A few weeks ago we were talking with a potential customer who seemed like a perfect fit. They oversaw a large healthcare provider, one of our first market verticals. The organization sounded like they had a great use case for Sorcero’s product. Halfway through our conversation, they say, “How many people can I replace?”

We looked each other and sighed. We were back to the same framework that drives so many fevered discussions of AI–that it’s primary use is replacing workers. This way of thinking is so entrenched that customers find it difficult to image that AI could instead be used to empower and re-skill workers. Process automation only scratches the surface of what cognitive technology can offer in terms of improving human ability. At Sorcero, we aim to augment, not replace.

Think of putting $100,000 into a business where every year you expect to make $10,000 in cash, or 10%. In ten years, you will make $100,000, doubling your money.

But after the first year, you are surprised to get a check for $20,000 instead. Your investment is actually making twice as much! You were planning on making $100,000, but now you will make $200,000! Clearly, you have over-invested. So you take out half of your investment. Now your 20% annual return will be worth $10,000, and you’ll make $100,000 over ten years, instead of $200,000.

Of course, the logic of the above scenario is absurd. No sane investor would pull their money out of an asset because it was getting a higher return than expected. Instead, they would shift their resources to the play with stronger potential.

What we heard from the potential customer is a product of a pernicious form of thinking that has gained steam over the past several decades. Employees are not seen as an investment; they are seen as an expense. To quote McKinsey, “To boost the potential for wealth creation, strategically minded executives must embrace a radical idea: changing financial-performance metrics to focus on returns on talent rather than returns on capital alone.”

Find the most direct benefit that your product delivers, and hit your customer over the head with it. For users, this often revolves around a feel-good metric. How did your product make their week simpler, easier, or more fun?

It also shows a fundamental misunderstanding of AI–that it will “replace” humans. Yes, some menial jobs are in danger–the dreaded drudgery of discovery, which employed a legal underclass to plow through thousands of pages looking for any relevant passages will probably employ fewer lawyers. But for the next several decades, AI is much more likely to augment your job rather than take it–think cyborgs, not androids.

At Sorcero, we have a number of use-cases for the products we are  building, but one is instant, intuitive access to your organization’s information. Knowledge workers spend anywhere from 20-30% of their day looking up internal information, depending on the study. We believe that employees are one of the most valuable investments that organizations have, and that they are only operating at 70-80% of their potential capacity. At the extreme end, that means if we could effectively solve this issue, it would be a greater than 40% improvement in the ROI on your most valuable resource. But let’s say we “only” get a 20% improvement out of workers.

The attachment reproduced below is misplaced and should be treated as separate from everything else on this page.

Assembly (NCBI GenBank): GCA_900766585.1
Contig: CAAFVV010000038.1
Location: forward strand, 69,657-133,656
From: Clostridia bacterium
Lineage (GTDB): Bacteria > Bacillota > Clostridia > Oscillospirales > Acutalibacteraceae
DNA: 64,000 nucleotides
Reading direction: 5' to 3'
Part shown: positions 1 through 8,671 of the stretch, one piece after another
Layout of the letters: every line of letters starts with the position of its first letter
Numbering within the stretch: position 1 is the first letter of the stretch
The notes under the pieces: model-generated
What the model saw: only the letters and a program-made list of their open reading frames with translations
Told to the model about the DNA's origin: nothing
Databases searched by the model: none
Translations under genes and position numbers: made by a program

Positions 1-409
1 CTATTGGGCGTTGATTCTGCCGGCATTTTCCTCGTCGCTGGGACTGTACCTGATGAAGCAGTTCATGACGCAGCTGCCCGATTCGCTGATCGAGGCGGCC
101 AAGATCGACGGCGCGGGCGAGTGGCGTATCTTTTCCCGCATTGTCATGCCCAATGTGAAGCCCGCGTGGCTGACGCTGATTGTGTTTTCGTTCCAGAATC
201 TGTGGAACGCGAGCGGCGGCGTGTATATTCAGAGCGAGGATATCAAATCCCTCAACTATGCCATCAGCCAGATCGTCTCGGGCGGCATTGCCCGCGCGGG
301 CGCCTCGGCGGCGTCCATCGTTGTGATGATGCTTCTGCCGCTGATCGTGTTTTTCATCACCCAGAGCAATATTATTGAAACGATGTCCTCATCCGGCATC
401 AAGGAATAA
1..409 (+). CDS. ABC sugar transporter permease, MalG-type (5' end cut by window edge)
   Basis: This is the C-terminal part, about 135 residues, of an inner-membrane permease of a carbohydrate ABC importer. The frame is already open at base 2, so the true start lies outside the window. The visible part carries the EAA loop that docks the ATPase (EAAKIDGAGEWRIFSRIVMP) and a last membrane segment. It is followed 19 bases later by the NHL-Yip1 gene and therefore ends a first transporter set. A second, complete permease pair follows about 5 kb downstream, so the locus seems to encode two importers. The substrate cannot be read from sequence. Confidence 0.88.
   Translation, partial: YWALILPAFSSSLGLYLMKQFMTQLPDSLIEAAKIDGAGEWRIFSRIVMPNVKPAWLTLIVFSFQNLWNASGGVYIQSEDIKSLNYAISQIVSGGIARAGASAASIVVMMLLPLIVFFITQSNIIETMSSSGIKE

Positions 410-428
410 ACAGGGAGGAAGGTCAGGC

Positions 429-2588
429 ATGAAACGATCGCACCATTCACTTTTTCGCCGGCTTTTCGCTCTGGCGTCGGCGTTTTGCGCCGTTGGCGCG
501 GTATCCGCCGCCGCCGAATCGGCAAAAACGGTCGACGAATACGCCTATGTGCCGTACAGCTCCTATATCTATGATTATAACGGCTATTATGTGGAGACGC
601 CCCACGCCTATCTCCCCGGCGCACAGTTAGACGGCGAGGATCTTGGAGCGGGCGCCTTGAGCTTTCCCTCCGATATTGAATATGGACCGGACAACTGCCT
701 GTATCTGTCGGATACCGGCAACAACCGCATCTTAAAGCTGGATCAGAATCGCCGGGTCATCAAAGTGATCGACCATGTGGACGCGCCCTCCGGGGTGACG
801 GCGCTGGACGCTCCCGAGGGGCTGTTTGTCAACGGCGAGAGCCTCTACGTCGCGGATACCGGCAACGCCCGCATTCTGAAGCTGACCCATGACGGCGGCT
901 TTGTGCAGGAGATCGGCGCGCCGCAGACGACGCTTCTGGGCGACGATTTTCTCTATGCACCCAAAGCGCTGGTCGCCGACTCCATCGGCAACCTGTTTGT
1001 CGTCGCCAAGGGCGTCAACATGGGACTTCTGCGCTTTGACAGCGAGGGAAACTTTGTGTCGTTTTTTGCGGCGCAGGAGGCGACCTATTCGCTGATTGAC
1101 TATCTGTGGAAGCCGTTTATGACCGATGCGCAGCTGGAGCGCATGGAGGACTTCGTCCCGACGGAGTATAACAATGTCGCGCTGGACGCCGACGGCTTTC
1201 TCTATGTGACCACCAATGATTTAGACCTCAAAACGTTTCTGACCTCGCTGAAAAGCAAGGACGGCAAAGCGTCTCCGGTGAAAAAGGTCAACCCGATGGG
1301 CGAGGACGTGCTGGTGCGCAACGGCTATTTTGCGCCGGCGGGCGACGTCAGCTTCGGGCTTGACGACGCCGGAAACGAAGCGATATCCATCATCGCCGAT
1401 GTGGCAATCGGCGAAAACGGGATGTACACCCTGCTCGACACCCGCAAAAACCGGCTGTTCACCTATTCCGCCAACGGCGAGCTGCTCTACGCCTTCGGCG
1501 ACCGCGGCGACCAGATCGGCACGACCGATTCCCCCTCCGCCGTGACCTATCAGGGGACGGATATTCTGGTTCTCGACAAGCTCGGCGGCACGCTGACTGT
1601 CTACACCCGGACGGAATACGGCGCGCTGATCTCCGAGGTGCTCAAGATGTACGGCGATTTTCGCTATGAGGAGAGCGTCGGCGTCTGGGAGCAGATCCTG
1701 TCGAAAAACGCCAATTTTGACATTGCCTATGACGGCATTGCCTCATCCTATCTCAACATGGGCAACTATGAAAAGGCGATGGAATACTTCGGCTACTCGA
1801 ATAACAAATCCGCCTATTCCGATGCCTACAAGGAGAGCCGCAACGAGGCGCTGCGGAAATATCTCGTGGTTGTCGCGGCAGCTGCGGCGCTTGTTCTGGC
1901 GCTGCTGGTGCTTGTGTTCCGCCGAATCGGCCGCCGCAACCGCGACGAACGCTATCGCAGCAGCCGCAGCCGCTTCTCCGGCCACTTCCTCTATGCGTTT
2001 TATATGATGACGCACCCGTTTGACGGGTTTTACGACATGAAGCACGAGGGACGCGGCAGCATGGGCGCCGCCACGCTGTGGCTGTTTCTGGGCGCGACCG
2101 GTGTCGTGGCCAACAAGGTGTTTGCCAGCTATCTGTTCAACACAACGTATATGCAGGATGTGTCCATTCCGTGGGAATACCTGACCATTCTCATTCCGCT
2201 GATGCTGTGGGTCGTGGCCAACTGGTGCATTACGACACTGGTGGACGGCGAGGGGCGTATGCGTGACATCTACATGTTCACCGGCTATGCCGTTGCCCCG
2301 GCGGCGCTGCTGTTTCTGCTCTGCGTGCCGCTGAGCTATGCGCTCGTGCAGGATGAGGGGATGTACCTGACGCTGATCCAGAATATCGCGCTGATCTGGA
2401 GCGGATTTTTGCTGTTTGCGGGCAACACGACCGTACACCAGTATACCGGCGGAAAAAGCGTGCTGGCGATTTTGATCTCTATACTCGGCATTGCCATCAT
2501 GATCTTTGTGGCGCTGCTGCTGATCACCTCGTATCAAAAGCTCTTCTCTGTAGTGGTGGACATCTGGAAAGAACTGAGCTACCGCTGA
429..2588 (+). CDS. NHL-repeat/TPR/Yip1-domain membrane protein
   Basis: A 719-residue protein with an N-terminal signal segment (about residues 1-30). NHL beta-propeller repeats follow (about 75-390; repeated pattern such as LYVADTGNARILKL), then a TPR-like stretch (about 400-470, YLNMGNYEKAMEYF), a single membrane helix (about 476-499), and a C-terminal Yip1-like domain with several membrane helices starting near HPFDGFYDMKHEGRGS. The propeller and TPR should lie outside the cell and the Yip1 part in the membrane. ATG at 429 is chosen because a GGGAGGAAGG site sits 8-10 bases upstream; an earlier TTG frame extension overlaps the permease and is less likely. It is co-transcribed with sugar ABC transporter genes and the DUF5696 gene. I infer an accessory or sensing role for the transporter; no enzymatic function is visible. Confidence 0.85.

We do not believe the result should be a commiserate drop in employment–that would mean that business owners are trying to maintain the same productivity from fewer employees. Instead, each of your employees are better able to perform their jobs, and are all more valuable. They will make fewer mistakes and be more engaged, working more efficiently and effectively.

Your investment in their salaries just got a higher return. If anything, it would make sense to invest more in your employees–hiring more, or raising salaries to attract greater talent, now that you can get a greater ROI on one of your most valuable assets.

However, we do realize not every executive will take that path, a view reinforced by the recent New York Times story on the secret AI conversation of the Davos elite, who want to rush to “full automation”. Again, we believe this reveals a fundamental misunderstanding of AI’s capabilities and its potential in the near term–self-driving cars may be on the road today, but any company that expects to jump to full autonomy in the next few years may find itself sorely disappointed at the lack of progress over that time. Still, this will not stop the rush for many executives to “cut costs” by firing workers. That is why Sorcero is preparing its tech not just for facing the challenges of today, but those of tomorrow as well, which I’ll address in a future post.
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